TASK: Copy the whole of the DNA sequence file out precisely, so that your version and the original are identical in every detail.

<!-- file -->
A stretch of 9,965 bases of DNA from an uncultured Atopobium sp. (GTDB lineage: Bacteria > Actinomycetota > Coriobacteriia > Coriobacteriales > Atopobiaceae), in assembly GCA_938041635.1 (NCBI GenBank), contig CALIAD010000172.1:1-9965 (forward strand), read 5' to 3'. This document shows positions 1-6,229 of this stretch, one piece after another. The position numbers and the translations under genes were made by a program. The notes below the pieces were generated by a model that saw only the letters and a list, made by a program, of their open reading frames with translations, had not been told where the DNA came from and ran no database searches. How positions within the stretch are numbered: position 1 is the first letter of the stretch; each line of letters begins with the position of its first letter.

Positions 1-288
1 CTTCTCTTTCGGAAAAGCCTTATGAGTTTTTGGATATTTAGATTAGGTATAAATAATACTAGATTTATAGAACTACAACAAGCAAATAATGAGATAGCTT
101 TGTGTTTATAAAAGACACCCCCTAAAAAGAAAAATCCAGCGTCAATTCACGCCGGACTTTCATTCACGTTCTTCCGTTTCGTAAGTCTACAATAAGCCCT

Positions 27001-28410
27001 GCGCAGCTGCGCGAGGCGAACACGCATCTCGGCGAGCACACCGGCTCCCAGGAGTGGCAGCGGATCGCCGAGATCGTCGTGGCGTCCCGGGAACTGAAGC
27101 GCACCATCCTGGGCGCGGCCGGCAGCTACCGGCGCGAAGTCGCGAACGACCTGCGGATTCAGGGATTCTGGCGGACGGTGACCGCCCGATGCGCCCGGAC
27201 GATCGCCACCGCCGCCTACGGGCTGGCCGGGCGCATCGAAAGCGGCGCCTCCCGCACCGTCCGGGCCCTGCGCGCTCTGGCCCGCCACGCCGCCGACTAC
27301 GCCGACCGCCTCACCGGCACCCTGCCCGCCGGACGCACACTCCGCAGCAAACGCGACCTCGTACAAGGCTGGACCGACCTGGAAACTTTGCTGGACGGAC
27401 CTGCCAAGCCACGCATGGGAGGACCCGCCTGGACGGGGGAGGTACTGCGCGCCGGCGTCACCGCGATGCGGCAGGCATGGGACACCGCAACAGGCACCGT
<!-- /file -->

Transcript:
A stretch of 9,965 bases of DNA from an uncultured Atopobium sp. (GTDB lineage: Bacteria > Actinomycetota > Coriobacteriia > Coriobacteriales > Atopobiaceae), in assembly GCA_938041635.1 (NCBI GenBank), contig CALIAD010000172.1:1-9965 (forward strand), read 5' to 3'. This document shows positions 1-6,229 of this stretch, one piece after another. The position numbers and the translations under genes were made by a program. The notes below the pieces were generated by a model that saw only the letters and a list, made by a program, of their open reading frames with translations, had not been told where the DNA came from and ran no database searches. How positions within the stretch are numbered: position 1 is the first letter of the stretch; each line of letters begins with the position of its first letter.

Positions 1-288
1 CTTCTCTTTCGGAAAAGCCTTATGAGTTTTTGGATATTTAGATTAGGTATAAATAATACTAGATTTATAGAACTACAACAAGCAAATAATGAGATAGCTT
101 TGTGTTTATAAAAGACACCCCCTAAAAAGAAAAATCCAGCGTCAATTCACGCCGGACTTTCATTCACGTTCTTCCGTTTCGTAAGTCTACAATAAGCCCT

Positions 27001-28410
27001 GCGCAGCTGCGCGAGGCGAACACGCATCTCGGCGAGCACACCGGCTCCCAGGAGTGGCAGCGGATCGCCGAGATCGTCGTGGCGTCCCGGGAACTGAAGC
27101 GCACCATCCTGGGCGCGGCCGGCAGCTACCGGCGCGAAGTCGCGAACGACCTGCGGATTCAGGGATTCTGGCGGACGGTGACCGCCCGATGCGCCCGGAC
27201 GATCGCCACCGCCGCCTACGGGCTGGCCGGGCGCATCGAAAGCGGCGCCTCCCGCACCGTCCGGGCCCTGCGCGCTCTGGCCCGCCACGCCGCCGACTAC
27301 GCCGACCGCCTCACCGGCACCCTGCCCGCCGGACGCACACTCCGCAGCAAACGCGACCTCGTACAAGGCTGGACCGACCTGGAAACTTTGCTGGACGGAC
27401 CTGCCAAGCCACGCATGGGAGGACCCGCCTGGACGGGGGAGGTACTGCGCGCCGGCGTCACCGCGATGCGGCAGGCATGGGACACCGCAACAGGCACCGT